As Brazil’s President-elect Luiz Inácio Lula da Silva is expected to take up the position by next year, the incoming President on Friday revealed some of the new members of his cabinet, as he attempts to create what he calls “a government with the face of Brazil.”

Former mayor of Sao Paolo Fernando Haddad was announced to be the finance minister at Lula’s transitional team’s headquarters in Brasilia. Former Congressman Jose Mucio was also chosen as the defense minister, with Bahia Governor Rui Costa as the chief of staff, former governor of Maranhao Flavio Dino as justice minister, and diplomat Mauro Vieira as the country’s foreign minister, according to Al Jazeera.

The announcement of Haddad as the finance minister has brought shock and concern from economists and analysts, especially after a week of stock and market volatility due to Lula not making his choice known to the public, the Associated Press reported.

Brazil's stock market dipped slightly after Haddad’s announcement as finance minister, with analysts such as MB Associates’ chief economist Sergio Vale expressing disbelief at a career politician with no fiscal background receiving the position. “This government’s level of concern for the following years’ expenses isn’t clear yet. Haddad has less commitment to fiscal matters than what the market expects, and less dialogue with Congress than da Silva’s former ministers,” he said.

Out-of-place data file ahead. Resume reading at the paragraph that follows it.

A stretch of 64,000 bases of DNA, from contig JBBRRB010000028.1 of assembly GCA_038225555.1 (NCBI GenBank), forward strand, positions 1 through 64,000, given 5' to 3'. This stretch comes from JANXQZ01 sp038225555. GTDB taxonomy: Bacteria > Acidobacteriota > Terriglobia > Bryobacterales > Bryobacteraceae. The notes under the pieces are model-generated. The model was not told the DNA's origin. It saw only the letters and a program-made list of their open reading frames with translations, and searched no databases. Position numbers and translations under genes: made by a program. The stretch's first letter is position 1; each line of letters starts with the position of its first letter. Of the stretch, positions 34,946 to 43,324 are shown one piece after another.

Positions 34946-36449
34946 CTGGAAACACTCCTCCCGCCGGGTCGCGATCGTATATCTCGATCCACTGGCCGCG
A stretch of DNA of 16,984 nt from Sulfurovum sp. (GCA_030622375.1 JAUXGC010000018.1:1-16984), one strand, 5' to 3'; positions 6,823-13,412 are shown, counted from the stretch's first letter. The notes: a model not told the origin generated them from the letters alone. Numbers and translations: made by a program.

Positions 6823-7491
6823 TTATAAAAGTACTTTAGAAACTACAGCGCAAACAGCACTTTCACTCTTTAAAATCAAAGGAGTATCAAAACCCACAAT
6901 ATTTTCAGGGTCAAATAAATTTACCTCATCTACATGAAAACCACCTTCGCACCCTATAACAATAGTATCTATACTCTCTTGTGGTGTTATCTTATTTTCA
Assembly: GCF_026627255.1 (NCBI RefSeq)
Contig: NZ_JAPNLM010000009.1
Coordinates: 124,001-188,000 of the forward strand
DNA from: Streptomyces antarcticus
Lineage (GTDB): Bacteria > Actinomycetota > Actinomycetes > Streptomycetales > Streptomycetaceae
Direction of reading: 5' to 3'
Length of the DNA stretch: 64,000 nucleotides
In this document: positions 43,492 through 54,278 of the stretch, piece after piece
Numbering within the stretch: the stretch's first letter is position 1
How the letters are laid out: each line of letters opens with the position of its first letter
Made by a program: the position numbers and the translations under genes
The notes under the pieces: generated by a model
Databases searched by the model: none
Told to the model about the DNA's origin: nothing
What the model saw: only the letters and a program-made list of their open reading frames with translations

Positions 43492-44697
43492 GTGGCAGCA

Some analysts are also weary about Haddad as Lula has promised to expand the country’s welfare program to 21 million poor families despite budgetary limitations and a spending cap which he is seeking to remove from the welfare program.

Haddad was a member of the planning and budget ministry during Lula’s first term as President in 2003, and has vowed to work closely with the restored planning and budget minister of the country, that was removed by outgoing President Jair Bolsonaro in favor of diverting power to the economics ministry.

Another shock is the appointment of civilian Jose Mucio as defense minister, a civilian who previously headed the federal government accounts watchdog during Lula’s first Presidency. It is seen as a significant reversal from Bolsonaro’s militarization of the ministry during his term.

“When you mount a government, you look at Brazilian society as a whole,” Lula said about the choices. “The [ministers] announced today are people qualified to perform the job. We will have other ministries with women, Black men and women, and Indigenous people. We will have a government with the face of Brazil.”

Luiz Inacio Lula da Silva
Luiz Inacio Lula da Silva gestures during a meeting with the Workers' Party (PT) members in Sao Paulo, Brazil on March 30, 2015 AFP PHOTO / Nelson ALMEIDA (Photo credit should read NELSON ALMEIDA/AFP/Getty Images)

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